Ten of the 11 incident HIV infections at the two sites clearly occurred after enrolment in the prospective phase. One seroconversion in Bloemfontein was more problematic; rapid tests were negative at cross-sectional testing and no virus was detected in that stored specimen by PCR, but Western blot results were positive for the stored baseline specimen and were persistently blot positive until seroconversion at the 3-month visit. After excluding that Bloemfontein participant, the re-calculated Bloemfontein incidence rate was 4.9/100 PY (95% CI 2.1 to 9.6).
Factors associated with incident HIV
With nine new infections in the Bloemfontein cohort, we performed univariate proportional hazards regression with the same factors included in the analysis of risk factors for prevalent infection (above). No factor was significantly associated with incident infection. The strongest association with incident HIV was found for one or more unprotected coital acts with a non-primary partner in the last month (HR=6.7; p=0.07).
The prevalence of pregnancy at the time of cross-sectional screening was 6.5% (95% CI 5.0% to 7.9%) in Bloemfontein and 8.6% (95% CI 6.2% to 10.9%) in Rustenburg. (Further analysis of the Rustenburg pregnancy results will appear elsewhere.) In Bloemfontein, the pregnancy prevalence in screened women ranged from 11.0% (95% CI 8.5% to 14.0%) in those not using a method to 3.5% (95% CI 1.3% to 7.5%) in condom users and 2.1% (95% CI 0.9% to 3.9%) in users of effective methods (hormonal and IUCDs). The Bloemfontein pregnancy incidence was 16.4/100 PY (95% CI 10.8 to 23.9) and ranged from 27.6/100 PY (95% CI 17.1 to 42.2) in women not using a method at baseline to 12.4/100 (95% CI 2.6 to 36.4) in condom users and 4.7/100 (95% CI 1.0 to 13.7) in users of effective methods (hormonal or IUCD).
HIV prevalence in Bloemfontein's Free State Province has been close to 30% in antenatal surveillance for several years. Prevalence was lower in this study, at 21.2%, yet we detected a high incidence rate of 5.5/100 PY in the overall cohort. We observed similar HIV incidence across the age spectrum in the Bloemfontein cohort, contrary to national estimates.8 The HIV prevalence among Rustenburg women in the cross-sectional screening was 23.5%, again lower than recent antenatal surveillance data from the area, which could be explained by the young average age of the cohort screened. The prospective incidence rate in the Rustenburg cohort was 3.0/100 PY and higher among younger women (4.0/100 PY in 18–24 year olds).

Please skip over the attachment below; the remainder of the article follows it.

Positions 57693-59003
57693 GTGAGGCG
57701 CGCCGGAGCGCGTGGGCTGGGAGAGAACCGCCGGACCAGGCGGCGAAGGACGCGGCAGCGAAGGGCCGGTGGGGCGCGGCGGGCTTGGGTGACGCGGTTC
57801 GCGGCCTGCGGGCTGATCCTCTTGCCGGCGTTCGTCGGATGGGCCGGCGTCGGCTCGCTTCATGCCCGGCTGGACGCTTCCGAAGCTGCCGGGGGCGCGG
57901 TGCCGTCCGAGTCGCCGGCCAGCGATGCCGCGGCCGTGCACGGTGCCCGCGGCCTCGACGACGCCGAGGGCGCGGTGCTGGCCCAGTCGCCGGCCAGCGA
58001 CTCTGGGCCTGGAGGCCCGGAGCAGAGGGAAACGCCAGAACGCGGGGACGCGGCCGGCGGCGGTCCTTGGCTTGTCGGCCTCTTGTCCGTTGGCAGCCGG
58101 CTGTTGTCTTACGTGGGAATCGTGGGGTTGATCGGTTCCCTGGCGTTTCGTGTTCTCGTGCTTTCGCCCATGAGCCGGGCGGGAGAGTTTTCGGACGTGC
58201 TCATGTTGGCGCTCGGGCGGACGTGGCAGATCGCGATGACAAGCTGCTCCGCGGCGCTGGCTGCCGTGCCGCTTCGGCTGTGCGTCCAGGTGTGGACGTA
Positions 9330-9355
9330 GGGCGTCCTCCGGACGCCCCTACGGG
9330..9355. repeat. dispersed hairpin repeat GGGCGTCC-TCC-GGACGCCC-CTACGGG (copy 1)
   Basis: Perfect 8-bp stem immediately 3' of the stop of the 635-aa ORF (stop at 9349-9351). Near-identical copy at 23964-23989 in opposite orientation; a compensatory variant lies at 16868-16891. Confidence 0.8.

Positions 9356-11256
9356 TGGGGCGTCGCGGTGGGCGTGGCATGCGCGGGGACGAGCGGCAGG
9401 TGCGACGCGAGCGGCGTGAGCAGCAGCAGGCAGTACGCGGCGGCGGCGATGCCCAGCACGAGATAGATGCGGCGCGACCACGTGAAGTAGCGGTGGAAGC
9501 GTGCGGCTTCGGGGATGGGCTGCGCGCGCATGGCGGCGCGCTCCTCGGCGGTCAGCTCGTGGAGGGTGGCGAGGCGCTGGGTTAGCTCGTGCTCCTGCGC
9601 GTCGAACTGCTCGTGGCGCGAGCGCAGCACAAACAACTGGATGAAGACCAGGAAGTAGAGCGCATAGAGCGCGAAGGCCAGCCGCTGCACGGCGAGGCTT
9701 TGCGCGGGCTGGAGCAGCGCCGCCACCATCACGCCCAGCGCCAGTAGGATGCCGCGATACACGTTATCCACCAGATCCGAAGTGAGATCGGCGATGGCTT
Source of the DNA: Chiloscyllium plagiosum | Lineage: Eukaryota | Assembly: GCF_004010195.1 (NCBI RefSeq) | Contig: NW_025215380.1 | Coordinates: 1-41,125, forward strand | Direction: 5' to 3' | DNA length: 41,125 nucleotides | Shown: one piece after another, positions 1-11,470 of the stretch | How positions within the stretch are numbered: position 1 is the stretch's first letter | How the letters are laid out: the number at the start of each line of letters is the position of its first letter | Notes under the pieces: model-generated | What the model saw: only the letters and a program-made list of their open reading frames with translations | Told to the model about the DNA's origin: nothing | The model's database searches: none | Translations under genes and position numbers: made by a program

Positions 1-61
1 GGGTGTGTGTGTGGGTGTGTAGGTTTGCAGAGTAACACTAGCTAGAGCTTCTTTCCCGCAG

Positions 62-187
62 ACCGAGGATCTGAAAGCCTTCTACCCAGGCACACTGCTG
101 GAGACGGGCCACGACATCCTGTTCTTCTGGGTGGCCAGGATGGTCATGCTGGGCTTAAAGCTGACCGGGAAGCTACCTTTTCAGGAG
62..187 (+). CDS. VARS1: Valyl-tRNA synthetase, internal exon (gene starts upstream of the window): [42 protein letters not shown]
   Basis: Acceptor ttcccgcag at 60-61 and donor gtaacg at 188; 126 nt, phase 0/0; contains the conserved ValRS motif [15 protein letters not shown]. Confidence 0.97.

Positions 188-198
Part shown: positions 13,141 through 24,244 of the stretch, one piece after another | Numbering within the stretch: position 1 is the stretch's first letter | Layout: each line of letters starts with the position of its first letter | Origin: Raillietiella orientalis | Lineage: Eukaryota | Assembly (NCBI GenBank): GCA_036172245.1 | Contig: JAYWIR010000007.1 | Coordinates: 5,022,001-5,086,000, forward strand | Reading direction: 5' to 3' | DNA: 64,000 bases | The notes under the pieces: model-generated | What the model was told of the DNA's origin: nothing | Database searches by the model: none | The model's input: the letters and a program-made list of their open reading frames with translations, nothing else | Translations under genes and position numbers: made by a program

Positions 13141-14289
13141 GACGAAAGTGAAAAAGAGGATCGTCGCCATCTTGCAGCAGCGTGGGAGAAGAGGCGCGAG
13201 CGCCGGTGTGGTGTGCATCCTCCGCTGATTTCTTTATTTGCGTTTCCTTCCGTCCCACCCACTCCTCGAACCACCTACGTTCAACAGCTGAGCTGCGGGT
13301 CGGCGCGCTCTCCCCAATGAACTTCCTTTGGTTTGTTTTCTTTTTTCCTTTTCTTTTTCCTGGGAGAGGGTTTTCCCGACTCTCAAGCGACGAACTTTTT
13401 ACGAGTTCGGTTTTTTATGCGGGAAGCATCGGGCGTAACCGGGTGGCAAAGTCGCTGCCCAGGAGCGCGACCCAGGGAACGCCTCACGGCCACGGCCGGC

National household survey data in South Africa show that HIV prevalence has stabilised and suggest that the incidence estimated from nationally representative surveys has declined in younger age groups.8 But the overall estimated incidence remained 1.3/100 uninfected persons of reproductive age from 2005 to 2008.8 Others have described a pattern of stable prevalence in South African antenatal surveillance and population-based surveys coupled with substantial incidence rates in defined cohorts.9 In the relatively few studies that have directly measured HIV incidence, it has been distressingly high in both urban and rural sites, despite multiple follow-up contacts, ongoing risk-reduction counselling and condom promotion and provision. Between 2001 and 2004, a representative cohort in one part of rural Limpopo Province had an HIV incidence of 4.9/100 PY among women, despite self-reported increases in condom use during that period.10 In the HPTN 055 cohort study, the two South African sites, both located in Kwa-Zulu Natal Province, had the highest HIV incidence rates in 2003–2004 (Durban 5.3/100 PY and Hlabisa 6.2/100 PY).11 In 2004–2007, the HIV incidence rate was 6.4/100 PY and 6.5/100 PY in an urban and a rural cohort in KwaZulu-Natal, respectively.9 Three recent randomised trials of ineffective prevention products have also reported substantial HIV incidence at their South African sites.12–14 Finally, a cohort study conducted between 2007 and 2009 at two sites in Northwest Province and Western Cape Province for capacity-building purposes reported 12-month incidence rates of 6.0/100 PY and 4.5/100 PY, similar to the rates reported here.15
Older participants had a higher risk of prevalent HIV infection in our study than younger, reflecting their longer potential for exposure to HIV. Lesser education was also associated with baseline HIV infection, as has been found in other South African studies.10 16 Other factors were not consistently associated with baseline infection across the sites, which may stem from unmeasured sexual network factors and misclassification error resulting from self-report. In fact, the striking differences in the self-reported risk behaviours between these two cohorts suggest that some self-reporting bias may have occurred. Bloemfontein participants reported high rates of multiple partnering (about two-thirds of the women) compared with national data on South African women aged 15–49 years (3.7% in 2008) and data on men and women in the Free State in the same 2008 survey (14.6%).17 In contrast, reports of multiple partnering at the Rustenburg site were close to national averages (12%–14%) and similar to a prior representative household survey in Rustenburg.18
One weakness of our analysis is that, partly due to the relatively short follow-up period, there were too few seroconversion events to do multivariable proportional hazards regression, and our univariate regression results for incident HIV infections were necessarily inconclusive. A limitation of the analysis of risk factors for prevalent HIV infections is that the behaviours reported at screening may not have reflected behaviours present at the time of infection. Lack of STI diagnostic testing precluded evaluating associations with other infections.